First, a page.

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Weekly News Digest

June 7, 2022 — In addition to this week's NewsBreaks article and the monthly NewsLink Spotlight, Information Today, Inc. (ITI) offers Weekly News Digests that feature recent product news and company announcements. Watch for additional coverage to appear in the next print issue of Information Today. For other up-to-the-minute news, check out ITIís Twitter account: @ITINewsBreaks.

CLICK HERE to view more Weekly News Digest items.

DOAJ Project Aims to Keep OA Journals on the Web

DOAJ (Directory of Open Access Journals) provided an update on Project JASPER (JournAlS are Preserved forevER), which began in 2020 as a collaboration among DOAJ, CLOCKSS, the Internet Archive, Keepers Registry, and the Public Knowledge Project “to start addressing the problem of open access journals disappearing from the web.”

DOAJ notes, “Initially a scoping exercise, Phase One has subsequently seen the project partners design, implement and test a process for workflow efficiencies, capacity and usability. Articles from a number of journals have been ingested and documentation has been updated. Along the way, knowledge has been gained and valuable lessons have been learned. … Next up for Project Jasper is a funding drive to enable us to support even more journals and include more preservation agencies.”

For a list of positive outcomes from and challenges raised by the project, read the blog post.

StackShare Reaches New Milestone in Helping Customers Get Insight Into Their Tech Stacks

The StackShare developer platform, StackShare Enterprise, is now used by more than 1,000 companies. The press release states, “This new SaaS offering provides comprehensive tech stack intelligence, empowering engineering organizations to make data-driven technology decisions with visibility, consolidation, and governance capabilities.”

StackShare Enterprise offers real-time, automated tech stack visibility that helps customers “identify opportunities for and coordinate consolidation of versions, technologies, and products. This allows companies to eliminate risk and costs from duplicate technologies with standardized tech stacks for different scenarios that everybody knows how to utilize.” The platform “automatically maps out all of the tools, services, and libraries being used across engineering orgs, down to the version level, with the click of a button and keeps the data updated as tech stacks change.”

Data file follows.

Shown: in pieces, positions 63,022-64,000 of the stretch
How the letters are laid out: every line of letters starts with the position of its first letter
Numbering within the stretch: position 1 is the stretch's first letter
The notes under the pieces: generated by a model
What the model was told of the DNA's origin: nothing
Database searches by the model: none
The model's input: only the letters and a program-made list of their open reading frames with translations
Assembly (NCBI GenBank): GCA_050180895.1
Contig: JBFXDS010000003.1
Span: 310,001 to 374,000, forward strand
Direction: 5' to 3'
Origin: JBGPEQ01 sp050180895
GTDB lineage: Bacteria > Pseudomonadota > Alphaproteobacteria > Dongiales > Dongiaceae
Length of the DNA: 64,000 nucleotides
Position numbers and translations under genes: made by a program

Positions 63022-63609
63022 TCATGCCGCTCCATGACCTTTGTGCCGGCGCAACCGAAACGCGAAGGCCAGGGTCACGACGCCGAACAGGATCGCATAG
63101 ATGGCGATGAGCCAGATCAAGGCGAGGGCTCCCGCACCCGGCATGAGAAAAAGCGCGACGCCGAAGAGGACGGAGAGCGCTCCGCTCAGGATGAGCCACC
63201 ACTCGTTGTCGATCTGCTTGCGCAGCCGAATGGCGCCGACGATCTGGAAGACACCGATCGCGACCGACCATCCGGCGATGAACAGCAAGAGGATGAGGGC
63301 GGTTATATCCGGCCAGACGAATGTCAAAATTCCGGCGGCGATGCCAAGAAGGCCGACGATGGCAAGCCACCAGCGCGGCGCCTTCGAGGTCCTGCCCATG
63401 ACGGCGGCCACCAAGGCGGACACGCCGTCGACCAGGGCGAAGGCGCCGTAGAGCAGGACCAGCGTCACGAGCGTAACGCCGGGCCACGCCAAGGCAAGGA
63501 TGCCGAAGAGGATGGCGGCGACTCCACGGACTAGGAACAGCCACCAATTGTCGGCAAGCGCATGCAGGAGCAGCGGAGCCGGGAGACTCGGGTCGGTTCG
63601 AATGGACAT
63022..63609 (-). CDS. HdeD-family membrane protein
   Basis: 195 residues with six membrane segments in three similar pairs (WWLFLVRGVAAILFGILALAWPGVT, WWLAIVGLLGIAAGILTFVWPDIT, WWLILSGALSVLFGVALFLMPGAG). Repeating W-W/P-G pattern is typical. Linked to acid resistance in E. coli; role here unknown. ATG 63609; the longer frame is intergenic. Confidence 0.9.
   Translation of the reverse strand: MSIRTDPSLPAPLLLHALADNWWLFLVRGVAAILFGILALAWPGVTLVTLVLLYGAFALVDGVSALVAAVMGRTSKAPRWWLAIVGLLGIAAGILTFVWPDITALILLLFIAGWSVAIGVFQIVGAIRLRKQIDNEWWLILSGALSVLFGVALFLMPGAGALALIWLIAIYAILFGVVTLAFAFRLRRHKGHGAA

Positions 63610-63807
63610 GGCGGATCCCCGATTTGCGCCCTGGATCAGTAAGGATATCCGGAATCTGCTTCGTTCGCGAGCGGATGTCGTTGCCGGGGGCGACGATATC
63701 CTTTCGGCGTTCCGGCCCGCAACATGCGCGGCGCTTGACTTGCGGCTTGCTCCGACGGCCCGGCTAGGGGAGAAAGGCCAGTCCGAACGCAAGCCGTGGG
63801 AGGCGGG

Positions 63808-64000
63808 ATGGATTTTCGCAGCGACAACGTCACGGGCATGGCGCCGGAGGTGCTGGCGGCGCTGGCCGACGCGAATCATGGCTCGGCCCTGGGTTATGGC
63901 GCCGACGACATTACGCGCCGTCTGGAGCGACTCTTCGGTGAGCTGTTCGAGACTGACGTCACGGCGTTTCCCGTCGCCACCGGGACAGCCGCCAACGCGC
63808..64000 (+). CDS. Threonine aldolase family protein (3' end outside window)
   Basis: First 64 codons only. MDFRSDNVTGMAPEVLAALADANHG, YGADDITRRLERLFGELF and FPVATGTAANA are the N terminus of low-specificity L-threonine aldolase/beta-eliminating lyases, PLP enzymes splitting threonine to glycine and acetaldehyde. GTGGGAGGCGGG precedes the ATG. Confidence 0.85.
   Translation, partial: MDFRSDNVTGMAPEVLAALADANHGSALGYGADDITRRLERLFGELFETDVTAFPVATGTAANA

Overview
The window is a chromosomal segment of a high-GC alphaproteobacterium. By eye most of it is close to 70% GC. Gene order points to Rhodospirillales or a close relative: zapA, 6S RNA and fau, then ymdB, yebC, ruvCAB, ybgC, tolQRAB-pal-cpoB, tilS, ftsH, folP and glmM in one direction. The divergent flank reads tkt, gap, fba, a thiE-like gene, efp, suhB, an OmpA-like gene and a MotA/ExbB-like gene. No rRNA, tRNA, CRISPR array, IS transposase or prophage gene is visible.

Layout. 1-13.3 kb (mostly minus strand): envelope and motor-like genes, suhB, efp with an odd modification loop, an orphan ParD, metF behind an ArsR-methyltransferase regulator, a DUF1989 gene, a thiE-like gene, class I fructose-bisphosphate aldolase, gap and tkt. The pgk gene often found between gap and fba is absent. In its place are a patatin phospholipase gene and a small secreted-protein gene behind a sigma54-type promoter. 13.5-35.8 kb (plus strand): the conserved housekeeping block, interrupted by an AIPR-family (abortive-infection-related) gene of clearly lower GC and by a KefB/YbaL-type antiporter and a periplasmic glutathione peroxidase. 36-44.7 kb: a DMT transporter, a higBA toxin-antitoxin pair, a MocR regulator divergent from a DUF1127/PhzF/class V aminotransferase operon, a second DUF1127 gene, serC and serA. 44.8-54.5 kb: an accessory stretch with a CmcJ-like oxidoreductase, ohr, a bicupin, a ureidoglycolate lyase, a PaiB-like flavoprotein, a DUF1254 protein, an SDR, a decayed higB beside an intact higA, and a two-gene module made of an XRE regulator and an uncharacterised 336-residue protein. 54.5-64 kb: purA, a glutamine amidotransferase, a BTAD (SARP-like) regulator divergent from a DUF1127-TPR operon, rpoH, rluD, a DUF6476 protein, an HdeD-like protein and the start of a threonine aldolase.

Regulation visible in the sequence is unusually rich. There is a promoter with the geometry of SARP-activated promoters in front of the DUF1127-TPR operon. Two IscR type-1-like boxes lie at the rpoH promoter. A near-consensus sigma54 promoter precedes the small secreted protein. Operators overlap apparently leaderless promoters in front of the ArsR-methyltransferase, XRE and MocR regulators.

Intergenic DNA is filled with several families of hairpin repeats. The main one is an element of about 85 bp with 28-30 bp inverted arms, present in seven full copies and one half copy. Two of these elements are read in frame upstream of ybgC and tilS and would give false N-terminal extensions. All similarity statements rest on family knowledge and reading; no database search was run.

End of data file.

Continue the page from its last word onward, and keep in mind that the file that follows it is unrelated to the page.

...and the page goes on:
For more information, read the press release.

The Palace Project Introduces a New App and a New Platform

The Palace Project, a division of LYRASIS, officially launched with its new platform and new app. According to the press release, “Informed by librarians and supported by a multi-year, multi-million dollar investment from the Knight Foundation, The Palace Project is an easy-to-use platform for the management and delivery of ebooks, audiobooks and other econtent and puts libraries at the center of their communities’ digital experience.” Its open source system allows librarians to manage their collections while protecting their patrons’ privacy and fostering a direct relationship with their community.

The Palace App, for iOS and Android devices, has content from all major econtent vendors, including OverDrive, Baker and Taylor, Bibliotheca, and Bibliolabs. The Palace Marketplace offers titles (with flexible licensing terms) from the Big Five publishers, Amazon Publishing, and hundreds of independent publishers. The Palace Project is already serving 100-plus libraries and is currently onboarding more in various states across the U.S.

For more information, read the press release.

IMLS Shares Results of Studies on Library Services From Early in the Pandemic

IMLS released two resources from two studies on libraries and the COVID-19 pandemic: an infographic based on the FY2020 Public Libraries Survey and a research brief based on the State Library Administrative Agencies (SLAA) Survey.